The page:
Solar Impulse 2 First outdoor technical tests

Bertrand Piccard plans to fly around the world in a plane that doesn’t use any fuel. Huh? Yep. This machine is equipped with 17,000 solar panels. He explains the logistics and mechanics – and shares some hopes and fears for the upcoming voyage.

Looks like 2015 will be a busy year for Bertrand Piccard. From March through August, the Swiss psychiatrist-turned-aeronautical-adventurer will fly around the world. The catch? He’ll be flying an airplane powered only by the sun. For up to six days straight, Piccard will journey as fast and far as he can. Then he’ll land and let fellow pilot André Borschberg take over. The pair will switch off in a journey that is expected to take six months, and will require the pilots to live in a cockpit that’s literally built for one.

Last month, Piccard unveiled the aircraft in which he and Borschberg will make their fuel-free journey. Solar Impulse 2 took 12 years to develop and test and is a strange-looking beast. The plane has a wingspan that’s bigger than that of a jumbo jet, with 17,000 solar panels built into it, yet the whole thing weighs only about as much as a car. We called Piccard to find out more about how the plane works and how he’s preparing for life on board. Below, an edited transcript of that conversation.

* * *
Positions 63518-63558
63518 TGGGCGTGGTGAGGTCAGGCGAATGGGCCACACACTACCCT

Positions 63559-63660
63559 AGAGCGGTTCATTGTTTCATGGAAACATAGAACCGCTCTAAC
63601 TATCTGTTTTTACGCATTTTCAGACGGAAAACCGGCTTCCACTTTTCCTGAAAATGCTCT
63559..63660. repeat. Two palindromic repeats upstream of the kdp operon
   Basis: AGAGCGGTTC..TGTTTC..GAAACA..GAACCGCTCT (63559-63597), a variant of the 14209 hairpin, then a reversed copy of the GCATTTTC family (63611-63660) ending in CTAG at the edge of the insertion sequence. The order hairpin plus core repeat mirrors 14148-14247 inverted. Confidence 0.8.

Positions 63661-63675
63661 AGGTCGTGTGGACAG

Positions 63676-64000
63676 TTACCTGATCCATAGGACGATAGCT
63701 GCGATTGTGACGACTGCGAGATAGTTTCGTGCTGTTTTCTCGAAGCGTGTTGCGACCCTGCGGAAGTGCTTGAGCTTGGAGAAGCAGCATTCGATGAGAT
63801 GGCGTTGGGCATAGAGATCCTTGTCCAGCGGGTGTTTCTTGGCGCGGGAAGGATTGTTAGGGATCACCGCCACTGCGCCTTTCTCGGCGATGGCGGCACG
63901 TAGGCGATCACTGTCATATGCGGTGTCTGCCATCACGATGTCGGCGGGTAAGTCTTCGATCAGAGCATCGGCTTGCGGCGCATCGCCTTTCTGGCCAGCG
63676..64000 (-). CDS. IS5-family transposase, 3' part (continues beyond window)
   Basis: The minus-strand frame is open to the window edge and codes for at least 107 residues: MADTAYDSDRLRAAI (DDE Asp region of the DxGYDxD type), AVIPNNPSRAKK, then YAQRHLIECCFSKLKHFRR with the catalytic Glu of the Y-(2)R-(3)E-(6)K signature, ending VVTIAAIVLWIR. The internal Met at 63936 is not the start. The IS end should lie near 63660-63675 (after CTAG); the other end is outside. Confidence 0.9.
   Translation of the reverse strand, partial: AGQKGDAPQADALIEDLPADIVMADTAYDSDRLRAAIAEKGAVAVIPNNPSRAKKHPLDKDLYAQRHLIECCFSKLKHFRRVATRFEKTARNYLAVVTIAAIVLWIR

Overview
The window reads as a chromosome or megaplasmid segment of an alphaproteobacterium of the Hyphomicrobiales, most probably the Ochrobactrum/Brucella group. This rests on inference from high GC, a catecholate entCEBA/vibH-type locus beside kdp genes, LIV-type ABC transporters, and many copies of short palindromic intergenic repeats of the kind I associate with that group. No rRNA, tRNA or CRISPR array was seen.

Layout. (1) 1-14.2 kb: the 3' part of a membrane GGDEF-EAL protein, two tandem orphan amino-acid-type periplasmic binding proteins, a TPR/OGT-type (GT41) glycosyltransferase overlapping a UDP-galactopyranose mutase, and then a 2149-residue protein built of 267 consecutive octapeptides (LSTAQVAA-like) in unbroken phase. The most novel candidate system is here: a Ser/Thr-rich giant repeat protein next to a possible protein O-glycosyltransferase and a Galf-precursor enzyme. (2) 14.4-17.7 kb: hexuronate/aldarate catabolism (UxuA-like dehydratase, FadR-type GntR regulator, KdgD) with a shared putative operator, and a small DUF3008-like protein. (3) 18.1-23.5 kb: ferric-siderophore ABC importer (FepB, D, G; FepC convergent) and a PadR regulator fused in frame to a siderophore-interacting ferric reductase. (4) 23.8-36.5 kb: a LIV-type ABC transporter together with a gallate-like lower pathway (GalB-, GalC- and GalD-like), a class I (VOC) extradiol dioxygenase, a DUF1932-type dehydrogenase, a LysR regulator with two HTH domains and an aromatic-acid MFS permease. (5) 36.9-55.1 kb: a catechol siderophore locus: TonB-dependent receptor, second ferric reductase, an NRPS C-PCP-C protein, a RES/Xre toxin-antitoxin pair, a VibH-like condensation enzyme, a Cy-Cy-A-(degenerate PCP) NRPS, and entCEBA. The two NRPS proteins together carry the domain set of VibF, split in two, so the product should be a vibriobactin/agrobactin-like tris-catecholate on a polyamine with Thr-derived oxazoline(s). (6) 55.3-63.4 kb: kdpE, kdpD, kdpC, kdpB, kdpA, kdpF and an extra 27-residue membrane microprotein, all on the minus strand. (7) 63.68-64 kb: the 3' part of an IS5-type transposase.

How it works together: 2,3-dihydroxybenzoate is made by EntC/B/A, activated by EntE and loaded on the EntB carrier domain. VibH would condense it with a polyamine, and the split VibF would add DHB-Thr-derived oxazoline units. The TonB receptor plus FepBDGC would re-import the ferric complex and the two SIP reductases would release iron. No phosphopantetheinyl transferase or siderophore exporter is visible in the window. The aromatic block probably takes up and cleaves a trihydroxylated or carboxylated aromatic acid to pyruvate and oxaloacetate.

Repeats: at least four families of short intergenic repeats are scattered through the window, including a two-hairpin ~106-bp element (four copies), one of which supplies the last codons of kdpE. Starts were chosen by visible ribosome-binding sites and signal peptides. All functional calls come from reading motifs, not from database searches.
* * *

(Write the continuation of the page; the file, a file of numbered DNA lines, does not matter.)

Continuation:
You spoke at TEDGlobal 2009 after you’d finished hot-air ballooning around the world. What got you from there to flying a fuel-less plane?

For the balloon flight, I used 3.7 tons of liquid propane. I landed with 40 kilos left — I could have only gone maybe two or three more hours. I realized that I had been completely dependent on fossil energy, and wanted to do something that would make me completely free from fossil energy. I wanted to stay in the air as long as I wished. That made me dream of a solar-powered airplane that could fly day and night and not be limited by quantity of fuel.

How does the Solar Impulse 2 work?

There are solar panels on the wings, on the fuselage and on the tail, and four electric motors that are each connected to a pack of batteries. When the sun is shining, your airplane flies, climbs to 27,000 feet, charges the batteries and runs the engine at the same time. During the night, you run on the batteries, and the next sunrise, you start to reload the batteries and continue your flight. Theoretically, your plane can fly forever.